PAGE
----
PALMDALE, Calif — Northrop Grumman is still ramping up its work on the Pentagon’s most advanced fighter jet, the F-35 Joint Strike Fighter, but the company is already thinking about what comes next.
Tom Vice, president of Northrop’s aerospace sector, this week laid out his vision for a long-range, potentially unmanned fighter, featuring laser weapons and advanced “cyber resiliency” to counter threats in the increasingly connected world of 2030.
The Pentagon has begun early conceptual work on a sixth-generation fighter, intended to replace the Air Force’s F-22s and the Navy’s F/A-18s in the 2030s. Early last year, the Air Force began a deep-dive process that will eventually determine what technology and capabilities it will fund to ensure air dominance in the future.
In the meantime, industry is gearing up for a competition in the next decade. Lockheed Martin, the prime contractor on the fifth-generation F-35, is reportedly working on a design for a future fighter concept, while Boeing has quietly released several mockups.
Northrop, a subcontractor on the F-35, will also make a bid as prime contractor for the sixth-generation fighter, Vice told reporters Jan. 14 during a media trip to Northrop’s Palmdale, Calif. facility. The company is involved in several trade studies to determine performance parameters for the next-generation jet, according to Chris Hernandez, company vice president of research, technology and advanced design.
Vice's comments were made as part of a company-organized trip to Northrop's southern California facilities this week. Defense News accepted travel and hotel accommodations from the company.
One major problem the Pentagon must confront is protecting aircraft data and lines of communications in a world where cyber hacking is the norm. The government can’t thwart every cyber attack — instead, it must be able to detect the intrusion and prevent damage, Vice said.
“The human body today is susceptible to infection, so the idea of blocking at the skin surface any infection entering the skin — it’s just impossible to do. The question is, when you are infected, what does your body do?” Vice said. “Your body has an incredible system called white blood cells that attack and try to manage that virus in such a way that prevents it from harming the body. The systems in 2030 will have something very similar.”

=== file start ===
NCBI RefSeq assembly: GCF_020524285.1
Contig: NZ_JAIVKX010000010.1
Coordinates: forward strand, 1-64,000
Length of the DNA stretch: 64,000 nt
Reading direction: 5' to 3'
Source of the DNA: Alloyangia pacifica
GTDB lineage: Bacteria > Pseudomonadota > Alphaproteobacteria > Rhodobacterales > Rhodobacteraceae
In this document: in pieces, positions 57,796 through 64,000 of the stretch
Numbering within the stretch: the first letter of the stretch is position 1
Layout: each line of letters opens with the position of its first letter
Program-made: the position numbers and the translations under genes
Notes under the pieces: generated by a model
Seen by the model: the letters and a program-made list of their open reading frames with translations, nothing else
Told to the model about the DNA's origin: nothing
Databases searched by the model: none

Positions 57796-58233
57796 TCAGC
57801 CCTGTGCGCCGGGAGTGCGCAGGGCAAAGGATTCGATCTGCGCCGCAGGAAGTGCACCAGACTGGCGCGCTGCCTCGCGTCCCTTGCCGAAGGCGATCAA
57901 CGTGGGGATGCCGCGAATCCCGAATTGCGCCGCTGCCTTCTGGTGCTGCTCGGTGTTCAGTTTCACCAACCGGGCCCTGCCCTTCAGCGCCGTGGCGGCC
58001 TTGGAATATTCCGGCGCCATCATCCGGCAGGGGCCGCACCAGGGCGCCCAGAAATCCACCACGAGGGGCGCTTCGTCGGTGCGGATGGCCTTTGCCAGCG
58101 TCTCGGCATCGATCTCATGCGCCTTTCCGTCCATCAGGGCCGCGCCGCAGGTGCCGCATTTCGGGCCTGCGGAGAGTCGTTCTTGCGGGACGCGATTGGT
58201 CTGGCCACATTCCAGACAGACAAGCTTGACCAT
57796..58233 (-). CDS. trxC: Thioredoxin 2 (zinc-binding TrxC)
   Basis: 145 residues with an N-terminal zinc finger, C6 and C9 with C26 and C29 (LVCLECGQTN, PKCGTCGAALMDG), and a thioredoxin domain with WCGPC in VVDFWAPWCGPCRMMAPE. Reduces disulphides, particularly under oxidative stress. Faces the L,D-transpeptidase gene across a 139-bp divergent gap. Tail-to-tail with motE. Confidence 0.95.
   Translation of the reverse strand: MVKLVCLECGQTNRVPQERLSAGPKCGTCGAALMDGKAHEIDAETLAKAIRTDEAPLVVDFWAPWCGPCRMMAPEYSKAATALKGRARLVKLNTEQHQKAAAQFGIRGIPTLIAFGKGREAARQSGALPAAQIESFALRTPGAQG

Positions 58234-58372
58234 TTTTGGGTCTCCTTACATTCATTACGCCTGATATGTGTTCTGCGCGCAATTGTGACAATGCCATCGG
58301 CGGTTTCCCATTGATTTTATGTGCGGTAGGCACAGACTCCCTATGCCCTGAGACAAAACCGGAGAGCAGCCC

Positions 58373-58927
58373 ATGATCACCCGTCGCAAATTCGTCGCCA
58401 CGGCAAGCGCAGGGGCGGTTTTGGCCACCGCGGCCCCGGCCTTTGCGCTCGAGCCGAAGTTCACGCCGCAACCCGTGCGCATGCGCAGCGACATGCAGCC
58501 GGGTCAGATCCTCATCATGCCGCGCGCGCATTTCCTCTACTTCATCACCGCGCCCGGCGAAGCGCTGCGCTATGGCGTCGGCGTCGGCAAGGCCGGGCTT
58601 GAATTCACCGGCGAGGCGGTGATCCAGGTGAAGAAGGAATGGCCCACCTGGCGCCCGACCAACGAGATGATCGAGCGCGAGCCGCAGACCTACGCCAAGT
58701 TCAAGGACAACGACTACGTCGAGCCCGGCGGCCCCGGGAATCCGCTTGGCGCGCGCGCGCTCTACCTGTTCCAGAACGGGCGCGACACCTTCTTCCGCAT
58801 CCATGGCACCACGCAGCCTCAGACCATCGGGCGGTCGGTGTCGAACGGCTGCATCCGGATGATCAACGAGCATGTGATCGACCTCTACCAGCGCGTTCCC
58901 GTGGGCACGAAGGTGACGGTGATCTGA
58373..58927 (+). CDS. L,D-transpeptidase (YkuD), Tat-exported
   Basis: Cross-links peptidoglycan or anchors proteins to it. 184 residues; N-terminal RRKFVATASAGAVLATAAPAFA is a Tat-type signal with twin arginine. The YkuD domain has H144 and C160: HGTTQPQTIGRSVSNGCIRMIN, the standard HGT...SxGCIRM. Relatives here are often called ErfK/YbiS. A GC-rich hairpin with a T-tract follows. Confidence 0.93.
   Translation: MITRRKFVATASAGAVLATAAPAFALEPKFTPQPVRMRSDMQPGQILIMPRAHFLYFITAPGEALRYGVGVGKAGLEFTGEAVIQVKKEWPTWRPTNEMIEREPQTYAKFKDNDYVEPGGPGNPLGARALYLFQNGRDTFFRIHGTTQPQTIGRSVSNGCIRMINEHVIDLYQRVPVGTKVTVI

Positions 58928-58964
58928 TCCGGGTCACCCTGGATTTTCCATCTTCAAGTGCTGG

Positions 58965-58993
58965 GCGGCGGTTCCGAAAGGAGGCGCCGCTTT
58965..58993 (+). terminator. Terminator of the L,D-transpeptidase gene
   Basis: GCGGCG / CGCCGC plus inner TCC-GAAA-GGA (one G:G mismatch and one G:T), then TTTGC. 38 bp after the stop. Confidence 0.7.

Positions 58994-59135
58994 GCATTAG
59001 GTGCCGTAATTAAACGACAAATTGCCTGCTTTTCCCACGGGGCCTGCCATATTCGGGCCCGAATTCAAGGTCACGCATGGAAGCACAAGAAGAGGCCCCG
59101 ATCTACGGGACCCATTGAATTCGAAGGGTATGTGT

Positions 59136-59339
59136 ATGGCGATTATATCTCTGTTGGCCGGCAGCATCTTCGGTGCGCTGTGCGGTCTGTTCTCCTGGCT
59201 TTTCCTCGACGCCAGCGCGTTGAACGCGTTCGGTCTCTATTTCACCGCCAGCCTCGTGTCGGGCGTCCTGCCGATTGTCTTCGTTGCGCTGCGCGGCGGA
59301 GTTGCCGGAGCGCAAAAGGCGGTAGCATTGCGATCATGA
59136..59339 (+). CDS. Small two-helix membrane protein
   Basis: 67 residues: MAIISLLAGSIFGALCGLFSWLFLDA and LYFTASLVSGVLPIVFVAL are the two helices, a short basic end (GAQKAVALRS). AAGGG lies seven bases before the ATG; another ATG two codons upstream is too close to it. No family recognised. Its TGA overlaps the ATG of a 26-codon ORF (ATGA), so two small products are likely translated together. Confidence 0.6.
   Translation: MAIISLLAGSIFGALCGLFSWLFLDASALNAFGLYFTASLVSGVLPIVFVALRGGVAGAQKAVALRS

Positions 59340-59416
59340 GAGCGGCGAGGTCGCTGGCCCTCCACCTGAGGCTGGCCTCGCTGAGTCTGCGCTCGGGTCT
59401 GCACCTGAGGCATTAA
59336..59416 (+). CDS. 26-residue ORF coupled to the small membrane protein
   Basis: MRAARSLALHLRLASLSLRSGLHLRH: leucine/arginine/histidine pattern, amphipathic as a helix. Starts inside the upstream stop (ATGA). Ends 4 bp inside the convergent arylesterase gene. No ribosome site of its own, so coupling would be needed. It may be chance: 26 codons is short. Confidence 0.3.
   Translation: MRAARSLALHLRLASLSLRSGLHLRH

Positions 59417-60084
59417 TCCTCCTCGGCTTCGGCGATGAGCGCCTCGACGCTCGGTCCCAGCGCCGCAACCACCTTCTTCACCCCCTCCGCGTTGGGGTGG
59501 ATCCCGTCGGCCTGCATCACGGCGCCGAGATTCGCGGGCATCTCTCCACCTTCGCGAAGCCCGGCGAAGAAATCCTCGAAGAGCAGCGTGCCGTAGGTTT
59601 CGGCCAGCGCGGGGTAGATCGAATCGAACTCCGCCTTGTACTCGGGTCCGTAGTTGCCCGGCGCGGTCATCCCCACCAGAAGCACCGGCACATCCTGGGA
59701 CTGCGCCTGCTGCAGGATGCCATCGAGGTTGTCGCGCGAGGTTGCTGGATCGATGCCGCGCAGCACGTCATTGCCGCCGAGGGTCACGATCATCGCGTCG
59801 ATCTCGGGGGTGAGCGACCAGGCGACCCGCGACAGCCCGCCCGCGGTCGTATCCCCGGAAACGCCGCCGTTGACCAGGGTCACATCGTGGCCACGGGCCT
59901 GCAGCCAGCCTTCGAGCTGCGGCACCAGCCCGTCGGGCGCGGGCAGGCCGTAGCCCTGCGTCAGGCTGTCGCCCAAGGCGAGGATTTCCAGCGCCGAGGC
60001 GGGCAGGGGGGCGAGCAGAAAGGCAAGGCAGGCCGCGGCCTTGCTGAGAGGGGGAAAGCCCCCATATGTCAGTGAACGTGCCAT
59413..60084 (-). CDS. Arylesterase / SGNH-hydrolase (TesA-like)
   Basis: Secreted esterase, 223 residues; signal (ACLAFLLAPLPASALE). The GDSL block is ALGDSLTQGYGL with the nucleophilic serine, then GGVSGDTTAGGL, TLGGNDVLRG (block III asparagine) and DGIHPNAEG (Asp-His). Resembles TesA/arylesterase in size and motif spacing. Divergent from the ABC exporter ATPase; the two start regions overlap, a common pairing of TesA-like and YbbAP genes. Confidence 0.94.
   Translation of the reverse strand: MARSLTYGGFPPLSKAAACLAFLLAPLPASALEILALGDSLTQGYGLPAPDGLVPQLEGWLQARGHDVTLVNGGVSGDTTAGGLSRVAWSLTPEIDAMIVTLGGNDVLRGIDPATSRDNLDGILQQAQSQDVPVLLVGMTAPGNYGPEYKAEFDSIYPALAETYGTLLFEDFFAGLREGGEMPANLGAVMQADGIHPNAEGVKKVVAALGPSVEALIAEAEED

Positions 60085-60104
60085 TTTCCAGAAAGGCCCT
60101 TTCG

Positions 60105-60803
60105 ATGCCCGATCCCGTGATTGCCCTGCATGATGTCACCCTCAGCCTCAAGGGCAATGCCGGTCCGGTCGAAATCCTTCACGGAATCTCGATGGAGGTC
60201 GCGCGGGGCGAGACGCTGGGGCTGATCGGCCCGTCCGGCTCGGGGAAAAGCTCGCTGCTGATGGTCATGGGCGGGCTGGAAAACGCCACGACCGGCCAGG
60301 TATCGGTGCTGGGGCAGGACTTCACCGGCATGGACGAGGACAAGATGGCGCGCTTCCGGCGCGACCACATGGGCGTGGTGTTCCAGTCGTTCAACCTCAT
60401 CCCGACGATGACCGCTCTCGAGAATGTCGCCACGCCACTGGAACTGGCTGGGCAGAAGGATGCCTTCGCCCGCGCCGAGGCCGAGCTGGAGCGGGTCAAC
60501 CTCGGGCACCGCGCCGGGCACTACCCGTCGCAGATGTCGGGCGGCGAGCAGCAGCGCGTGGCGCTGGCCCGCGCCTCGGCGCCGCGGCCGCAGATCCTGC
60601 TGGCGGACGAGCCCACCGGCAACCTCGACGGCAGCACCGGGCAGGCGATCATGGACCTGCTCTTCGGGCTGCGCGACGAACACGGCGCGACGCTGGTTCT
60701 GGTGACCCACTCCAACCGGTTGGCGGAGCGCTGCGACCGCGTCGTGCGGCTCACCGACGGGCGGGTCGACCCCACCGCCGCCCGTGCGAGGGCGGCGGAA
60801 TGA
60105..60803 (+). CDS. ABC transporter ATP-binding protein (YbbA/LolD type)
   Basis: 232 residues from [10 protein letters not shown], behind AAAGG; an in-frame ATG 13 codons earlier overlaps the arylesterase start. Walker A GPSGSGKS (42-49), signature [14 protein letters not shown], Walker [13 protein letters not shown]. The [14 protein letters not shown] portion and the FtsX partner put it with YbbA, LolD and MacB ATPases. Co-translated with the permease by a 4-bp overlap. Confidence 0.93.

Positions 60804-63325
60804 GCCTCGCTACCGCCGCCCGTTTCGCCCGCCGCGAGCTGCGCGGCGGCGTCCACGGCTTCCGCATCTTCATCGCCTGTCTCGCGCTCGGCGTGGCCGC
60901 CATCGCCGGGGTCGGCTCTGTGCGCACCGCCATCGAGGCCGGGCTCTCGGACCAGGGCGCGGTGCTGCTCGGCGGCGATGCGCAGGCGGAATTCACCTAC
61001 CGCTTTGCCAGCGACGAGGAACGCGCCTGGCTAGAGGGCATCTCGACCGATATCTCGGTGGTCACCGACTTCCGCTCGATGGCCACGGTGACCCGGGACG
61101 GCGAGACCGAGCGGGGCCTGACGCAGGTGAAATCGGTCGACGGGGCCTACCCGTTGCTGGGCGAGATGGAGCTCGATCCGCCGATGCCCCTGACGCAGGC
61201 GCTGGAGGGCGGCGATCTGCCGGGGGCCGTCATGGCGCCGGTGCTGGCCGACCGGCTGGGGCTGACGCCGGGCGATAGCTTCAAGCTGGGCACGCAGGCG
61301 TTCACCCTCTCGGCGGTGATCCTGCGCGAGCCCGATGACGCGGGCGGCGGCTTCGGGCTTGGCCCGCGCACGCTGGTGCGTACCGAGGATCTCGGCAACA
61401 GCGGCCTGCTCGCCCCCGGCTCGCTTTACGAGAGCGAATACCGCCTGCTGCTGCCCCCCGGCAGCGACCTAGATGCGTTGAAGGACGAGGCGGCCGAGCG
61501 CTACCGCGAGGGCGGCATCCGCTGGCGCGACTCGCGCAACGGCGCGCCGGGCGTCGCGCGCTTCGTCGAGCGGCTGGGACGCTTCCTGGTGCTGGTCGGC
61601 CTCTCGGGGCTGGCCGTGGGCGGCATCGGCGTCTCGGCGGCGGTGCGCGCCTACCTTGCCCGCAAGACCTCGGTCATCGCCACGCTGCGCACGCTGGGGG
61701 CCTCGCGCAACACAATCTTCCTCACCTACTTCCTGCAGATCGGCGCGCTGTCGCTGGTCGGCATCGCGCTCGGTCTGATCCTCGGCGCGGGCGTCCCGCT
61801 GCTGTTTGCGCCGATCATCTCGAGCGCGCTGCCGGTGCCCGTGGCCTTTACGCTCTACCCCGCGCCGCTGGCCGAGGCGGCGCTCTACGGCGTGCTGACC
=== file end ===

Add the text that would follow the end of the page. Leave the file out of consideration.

The next generation of air dominance will leverage a digital version of a white blood cell, able to inoculate a system to prevent a cyber infection from spreading, Vice said.
Another key consideration for industry is finding the perfect balance of speed and range. Although speed and maneuverability have historically been dominant factors in developing fighters, Hernandez said he believes the future plane could trade speed for endurance. Range will be increasingly critical in a world with limited basing, he emphasized.
“Range and speed are orthogonal — subsonic airplanes have significantly more endurance than supersonic aircraft,” Hernandez said. “So it’s too early to say, but it’s quite possible that the next-gen fighters will have supersonic capability, but maybe not to the maximum extent that we have today in some fighters because endurance is going to be what’s important.”
One challenge for the sixth-generation fighter will be better managing the heat generated by advanced capabilities such as supersonic speed or directed-energy weapons. Thermal management is particularly difficult when you add a high-powered laser weapon system to the mix, Vice said. Today’s answers to heat management are “insufficient,” he stressed.
“How do we think about a high-powered laser weapon system sitting on a supersonic airplane that in itself . . . wants to generate heat?” Vice said. “So we’re spending an enormous amount of time on each of those technologies — one of them was how do we think about harnessing heat and reusing that heat in very innovative ways in the future.”
The Pentagon and industry must also address the question of whether or not the sixth-generation fighter will be manned. But the answer is not quite that simple, Vice said: Perhaps the operator is not physically sitting in the plane, but rather he or she is controlling the mission remotely.
“Do you keep the man or woman in the jet, or do you keep the man or woman in the mission?” Vice said. “I think the jury is out whether you really do need somebody in the cockpit.”
A future fighter fleet could include a mix of manned and autonomous aircraft, lead by a “mission commander” who directs the unmanned assets, Hernandez said.
But mindless robots can’t replace the human brain, which does not require software installations to adapt to new information, Vice pointed out. Northrop is working to design software that can not only learn and evolve, but has a set of values necessary to make real-time decisions, he said.
This technology may not be ready in time for the sixth-generation fighter, but it could be incorporated into the plane in a future upgrade, Hernandez said.
“When you want to teach a human pilot to do something different, you don’t change out their brain — you train them, you teach them,” Vice said. “Why can’t the machine learn? Why can’t it evolve?”